I bid on a watch described as “The watch worn by Jesse in Seasons 1-3”. I won it then double checked it was indeed THE watch and not one of many. The screenbid guy on the phone who was ‘so delighted’ with my great win eventually told me it was one of many and then started to to make out it was 1 of 2 that he knew of, then at the end of the conversation he said “yeah, so you’re ok with that, it’s 1 of 2 watches…..on our site, ok bye then”, so i had to stop him and clarify i didn’t want to know it was 1 of 2 watches they’re selling (they were selling a season 4 watch too) but wanted to know if it was 1 watch of lots used throughout the seasons. He then waffled on how they have multiples of everything and an actor will blah blah….it was 1 watch of lots of watches.

    I asked why they didn’t word it as “One of the watches worn..” but instead opted to describe it as “The watch worn by…in seasons 1-3”. Yes you could argue that the wording isn’t exactly a lie, they haven’t said “The only watch…” but without doubt they’ve worded it to be misleading to get maximum value out of the watch. It’s ambiguous on purpose. In legal contracts there is the contra proferentum Rule. Under this rule, the ambiguous contract term (i.e. two or more meanings) may be interpreted by the Courts against the profferer (the person who drafted / tendered the document to the other contracting party), applying an interpretation of the contract term which is most favourable to the other party (Me), so wording a description so that it’s misleading is wrong, and a cheap trick used by con sites. The only reply I got from Screenbid was to invalidate my bid. No explanation about their description or follow up to my comments how I felt cheated as I was unable to bid on anything else as my money was tied up in this watch. If it was clearly described as 1 of many i wouldn’t have bid, nor would most people who did, and I would have bid and won something better…though that will have been 1 of many too.

    I then went through seasons 1-4 quickly and only saw Jesse wearing a watch in one scene (every other time he has jackets covering his arms, and when his wrists are out or he’s topless, he wears no watch!). Anyway, the watch appears in season 2 …and wasn’t the watch! lol. It was the one that screenbid were selling as Season 4 watch!! So a) only once is a watch seen in season 1 – 4, b) it’s not the one they were selling as season 1 – 3 …so people were bidding thousands of dollars on a watch that was “the watch worn by jesse in seasons 1 – 3” but is never ever seen in any episode, lol.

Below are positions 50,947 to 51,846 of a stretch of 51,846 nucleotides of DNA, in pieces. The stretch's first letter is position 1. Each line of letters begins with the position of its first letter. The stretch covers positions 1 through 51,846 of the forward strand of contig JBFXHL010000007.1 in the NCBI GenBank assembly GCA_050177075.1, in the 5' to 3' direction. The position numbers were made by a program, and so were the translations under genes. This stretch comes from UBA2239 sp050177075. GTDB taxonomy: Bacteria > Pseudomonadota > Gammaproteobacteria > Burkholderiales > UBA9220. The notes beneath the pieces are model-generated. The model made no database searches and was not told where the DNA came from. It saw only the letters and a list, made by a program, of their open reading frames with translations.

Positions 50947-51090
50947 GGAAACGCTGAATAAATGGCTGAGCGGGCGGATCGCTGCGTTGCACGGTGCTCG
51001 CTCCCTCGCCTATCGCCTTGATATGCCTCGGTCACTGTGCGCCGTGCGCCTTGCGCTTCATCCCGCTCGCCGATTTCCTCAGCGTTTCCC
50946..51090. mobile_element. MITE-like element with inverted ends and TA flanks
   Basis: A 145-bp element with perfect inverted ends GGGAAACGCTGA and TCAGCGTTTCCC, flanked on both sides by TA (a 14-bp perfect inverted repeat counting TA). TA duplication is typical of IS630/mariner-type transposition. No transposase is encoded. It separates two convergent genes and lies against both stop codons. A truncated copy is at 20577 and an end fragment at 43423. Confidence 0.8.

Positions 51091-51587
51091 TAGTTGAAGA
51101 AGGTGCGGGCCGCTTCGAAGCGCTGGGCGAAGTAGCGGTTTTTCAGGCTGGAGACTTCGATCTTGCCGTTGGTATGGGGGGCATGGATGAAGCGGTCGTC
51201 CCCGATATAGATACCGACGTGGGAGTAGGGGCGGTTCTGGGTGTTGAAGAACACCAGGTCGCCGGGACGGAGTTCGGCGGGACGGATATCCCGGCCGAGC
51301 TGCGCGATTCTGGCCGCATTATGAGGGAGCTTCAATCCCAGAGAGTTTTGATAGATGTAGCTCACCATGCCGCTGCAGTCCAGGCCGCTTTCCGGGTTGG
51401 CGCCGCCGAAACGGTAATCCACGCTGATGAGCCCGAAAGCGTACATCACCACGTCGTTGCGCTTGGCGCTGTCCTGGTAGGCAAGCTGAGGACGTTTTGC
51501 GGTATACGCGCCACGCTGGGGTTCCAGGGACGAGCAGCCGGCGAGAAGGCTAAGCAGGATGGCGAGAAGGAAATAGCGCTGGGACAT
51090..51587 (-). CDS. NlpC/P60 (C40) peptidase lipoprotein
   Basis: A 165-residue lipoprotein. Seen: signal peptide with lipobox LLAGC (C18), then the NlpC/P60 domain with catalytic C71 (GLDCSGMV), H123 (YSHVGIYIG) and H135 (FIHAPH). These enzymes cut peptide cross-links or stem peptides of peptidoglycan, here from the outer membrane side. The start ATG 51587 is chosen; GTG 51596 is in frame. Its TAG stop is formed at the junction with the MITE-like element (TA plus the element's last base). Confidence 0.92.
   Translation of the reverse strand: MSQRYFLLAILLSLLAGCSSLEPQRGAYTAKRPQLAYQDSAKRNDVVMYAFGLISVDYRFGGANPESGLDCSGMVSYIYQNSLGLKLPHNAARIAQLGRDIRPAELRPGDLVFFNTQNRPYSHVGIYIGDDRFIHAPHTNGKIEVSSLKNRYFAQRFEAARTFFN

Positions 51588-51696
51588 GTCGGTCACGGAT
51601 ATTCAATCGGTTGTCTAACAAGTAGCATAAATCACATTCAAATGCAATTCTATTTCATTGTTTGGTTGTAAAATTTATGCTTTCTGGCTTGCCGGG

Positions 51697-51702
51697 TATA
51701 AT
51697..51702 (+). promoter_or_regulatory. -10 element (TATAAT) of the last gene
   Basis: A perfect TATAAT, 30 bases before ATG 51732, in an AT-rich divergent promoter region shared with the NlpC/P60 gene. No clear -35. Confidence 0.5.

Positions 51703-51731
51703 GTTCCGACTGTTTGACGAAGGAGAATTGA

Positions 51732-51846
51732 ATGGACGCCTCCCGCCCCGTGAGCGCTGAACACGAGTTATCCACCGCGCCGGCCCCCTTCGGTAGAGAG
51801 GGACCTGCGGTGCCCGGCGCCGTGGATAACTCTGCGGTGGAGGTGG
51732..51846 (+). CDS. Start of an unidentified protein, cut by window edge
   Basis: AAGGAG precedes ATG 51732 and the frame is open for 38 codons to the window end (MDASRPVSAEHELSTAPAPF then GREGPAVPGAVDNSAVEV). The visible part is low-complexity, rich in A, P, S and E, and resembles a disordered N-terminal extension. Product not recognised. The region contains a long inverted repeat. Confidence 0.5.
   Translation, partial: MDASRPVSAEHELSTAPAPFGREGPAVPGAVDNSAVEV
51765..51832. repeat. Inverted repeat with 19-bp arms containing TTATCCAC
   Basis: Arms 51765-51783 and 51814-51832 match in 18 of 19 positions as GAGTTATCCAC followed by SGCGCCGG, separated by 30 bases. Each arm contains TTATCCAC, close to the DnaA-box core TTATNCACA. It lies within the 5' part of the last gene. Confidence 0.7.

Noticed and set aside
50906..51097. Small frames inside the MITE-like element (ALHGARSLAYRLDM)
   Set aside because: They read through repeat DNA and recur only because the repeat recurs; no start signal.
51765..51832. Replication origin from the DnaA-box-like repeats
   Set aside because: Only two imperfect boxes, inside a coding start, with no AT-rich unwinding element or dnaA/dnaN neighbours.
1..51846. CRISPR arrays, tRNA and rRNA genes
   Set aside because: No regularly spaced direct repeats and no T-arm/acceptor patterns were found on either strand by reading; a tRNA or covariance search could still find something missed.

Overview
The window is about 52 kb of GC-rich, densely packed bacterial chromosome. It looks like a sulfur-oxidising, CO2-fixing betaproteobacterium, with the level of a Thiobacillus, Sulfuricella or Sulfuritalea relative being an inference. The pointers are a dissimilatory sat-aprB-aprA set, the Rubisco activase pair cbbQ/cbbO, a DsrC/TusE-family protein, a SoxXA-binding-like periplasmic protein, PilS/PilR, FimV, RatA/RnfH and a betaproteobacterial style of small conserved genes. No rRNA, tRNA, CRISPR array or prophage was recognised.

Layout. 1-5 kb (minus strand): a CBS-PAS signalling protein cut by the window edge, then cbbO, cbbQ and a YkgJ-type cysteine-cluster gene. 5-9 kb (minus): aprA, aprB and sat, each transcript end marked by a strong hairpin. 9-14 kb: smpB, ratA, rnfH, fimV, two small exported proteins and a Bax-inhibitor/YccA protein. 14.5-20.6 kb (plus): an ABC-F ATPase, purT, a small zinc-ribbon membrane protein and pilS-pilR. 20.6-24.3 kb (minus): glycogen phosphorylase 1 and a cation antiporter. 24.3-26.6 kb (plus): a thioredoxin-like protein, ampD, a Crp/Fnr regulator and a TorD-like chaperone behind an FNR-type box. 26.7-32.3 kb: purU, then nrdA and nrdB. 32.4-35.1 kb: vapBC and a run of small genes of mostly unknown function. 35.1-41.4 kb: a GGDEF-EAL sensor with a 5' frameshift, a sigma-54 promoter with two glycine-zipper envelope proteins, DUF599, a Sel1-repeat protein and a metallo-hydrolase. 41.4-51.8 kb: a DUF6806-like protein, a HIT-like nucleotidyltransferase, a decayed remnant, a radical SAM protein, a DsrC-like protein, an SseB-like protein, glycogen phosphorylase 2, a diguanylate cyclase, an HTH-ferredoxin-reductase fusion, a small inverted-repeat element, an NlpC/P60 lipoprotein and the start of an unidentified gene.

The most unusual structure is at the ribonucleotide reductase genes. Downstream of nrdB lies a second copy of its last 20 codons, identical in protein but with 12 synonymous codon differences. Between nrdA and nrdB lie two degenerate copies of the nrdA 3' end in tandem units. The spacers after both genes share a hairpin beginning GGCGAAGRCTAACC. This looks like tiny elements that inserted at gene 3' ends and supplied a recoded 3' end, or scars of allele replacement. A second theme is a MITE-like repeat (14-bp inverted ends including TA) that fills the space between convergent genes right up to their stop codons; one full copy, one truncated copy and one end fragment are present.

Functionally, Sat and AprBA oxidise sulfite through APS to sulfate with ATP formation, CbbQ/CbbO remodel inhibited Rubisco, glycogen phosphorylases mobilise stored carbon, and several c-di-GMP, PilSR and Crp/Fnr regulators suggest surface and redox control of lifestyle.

The bell that went for $26,000…they would no way have only one as if it had broken in a scene they couldn’t wait to get a new one, so they’d have 3 or 4 of them, even more (some to be used as damaged ones for the explosion scene)…the people who bid on that bell will be looking at it in scenes and thinking, that’s my bell i’ve just won….no it isn’t, it’s possible it may be the bell in one of the scenes, but it’s also very possible it was always on the shelf as a back up.

    Screenbid is an absolute con where they phone you all the time so things aren’t written down. I had to push them to stick to emails and from then on i got 1 short email followed by complete silence…compared to phone calls every 10 minutes when I first one it and they were getting the sell. They have no idea what they’re selling, whether it was used or backup…completely amateurish. I’d feel more confident buying a watch from some fat in a pub who promised me “it’s the watch that jfk had on his wrist when he was shot, the exact one…mine for $120”

    • Steve says:

      Adam, I bid on Jesse’s watch(es) also. Initially, I was excited, thinking it was the only one up for bid, but screenbid had 3 of his watches listed. I felt none of them could be authenticated as being worn by Jesse, on-screen, and during the season(s) screenbid had stated. Better proof and authenticity was needed in order to confirm these were actual items used by the actors on-screen.

  2. Reynaldo Martinez says:

    I was going to bid, but then I learned about a previous enterprise of Dash’s that would up in fraud litigation: